And this is true not just in the West ... but in the East too, despite all its talk about Compassion and "saving all sentient beings" ...

    You see, part of "saving all sentient beings" is finding that nothing in the universe requires anything, not anything at all. So, by this perspective, even innocent Jews marching into Nazi ovens or little children with debilitating illnesses ... nobody is ever in need of saving any more than a blade of grass can be made a more perfect blade of grass. Everything "just is what it is" ... Thus, some have traditionally held, nothing "material" needs to be done to save folks in this world, because this world is just like a dream of sorts.

    What is more (by one perspective ... remember we always are dealing in simultanesouly true perspectives here, all true at once), by simply saving yourself by working for your own "enlightenment" you are "saving all sentient beings" because, in Buddhist philosophy, you ARE all sentient beings in the most radical sense (as much as your eyes, toes, hands and heart are just you, but even more "one" than that ... as much as your eyes are your eyes). So, by this perspective, no need to work on anyone else's navel ... cause your belly button is theirs.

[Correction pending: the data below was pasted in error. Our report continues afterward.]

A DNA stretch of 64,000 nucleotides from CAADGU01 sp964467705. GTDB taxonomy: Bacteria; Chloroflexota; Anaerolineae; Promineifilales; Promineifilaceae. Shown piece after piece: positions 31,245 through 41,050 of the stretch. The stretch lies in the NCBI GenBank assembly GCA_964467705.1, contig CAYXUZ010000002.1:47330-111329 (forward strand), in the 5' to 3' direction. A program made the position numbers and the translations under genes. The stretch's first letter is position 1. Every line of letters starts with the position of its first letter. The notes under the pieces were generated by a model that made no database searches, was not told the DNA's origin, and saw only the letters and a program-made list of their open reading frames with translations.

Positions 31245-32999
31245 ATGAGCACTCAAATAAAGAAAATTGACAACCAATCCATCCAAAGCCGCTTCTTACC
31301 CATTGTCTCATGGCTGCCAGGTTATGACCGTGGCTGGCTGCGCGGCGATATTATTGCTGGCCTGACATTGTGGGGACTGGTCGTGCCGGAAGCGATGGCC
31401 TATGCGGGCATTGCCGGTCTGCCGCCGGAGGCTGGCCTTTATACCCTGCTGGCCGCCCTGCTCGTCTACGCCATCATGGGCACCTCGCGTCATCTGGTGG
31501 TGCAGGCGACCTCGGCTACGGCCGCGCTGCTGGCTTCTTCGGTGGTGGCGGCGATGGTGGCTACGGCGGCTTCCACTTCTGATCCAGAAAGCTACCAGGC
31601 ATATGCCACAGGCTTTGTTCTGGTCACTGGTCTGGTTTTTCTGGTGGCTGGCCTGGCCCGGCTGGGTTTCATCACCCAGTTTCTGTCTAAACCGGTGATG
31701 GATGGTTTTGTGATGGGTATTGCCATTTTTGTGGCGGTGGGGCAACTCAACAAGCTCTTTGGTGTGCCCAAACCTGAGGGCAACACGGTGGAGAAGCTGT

Now, historically, the above perspectives are one reason that Buddhists have not done as good a job, perhaps, as Christians and such in building hospitals, schools and orphanages. (That is a very misleading statement, actually, because Buddhists have provided medical care, education and other social services to the general population in many countries ... and the Christians often partly have missionary work in mind in many of their charitable activities ... However, certainly, Buddhists could have done more than we have done).

    Thus, the current "engaged" view of "saving all sentient beings" and acting in Compassion involves charitable work in society. I believe in this strongly.

    So, although a drowning man requires not the slightest saving by the Buddhist view, the Buddhist view can be (another simultaneously true perspective) to also jump in the water and save him. Though sick children require nothing, we should work hard to find a cure. Sides of a single coin. All "simultaneously true".

    THIS IS A VERY GOOD TIME TO REMIND FOLKS THAT PARTICIPATION IN TREELEAF SANGHA IS NOT FREE, BUT COMES WITH A VERY STEEP PRICE. FOR THOSE WITH THE TIME AND FINANCIAL RESOURCES (EVEN A POOR MAN CAN GIVE A BROKEN COOKING POT) WE HAVE TO GET OUT AND ROLL UP OUR SLEEVES, GIVE UNTIL IT HURTS A BIT. Please review the follow on Samu and Dana at Treeleaf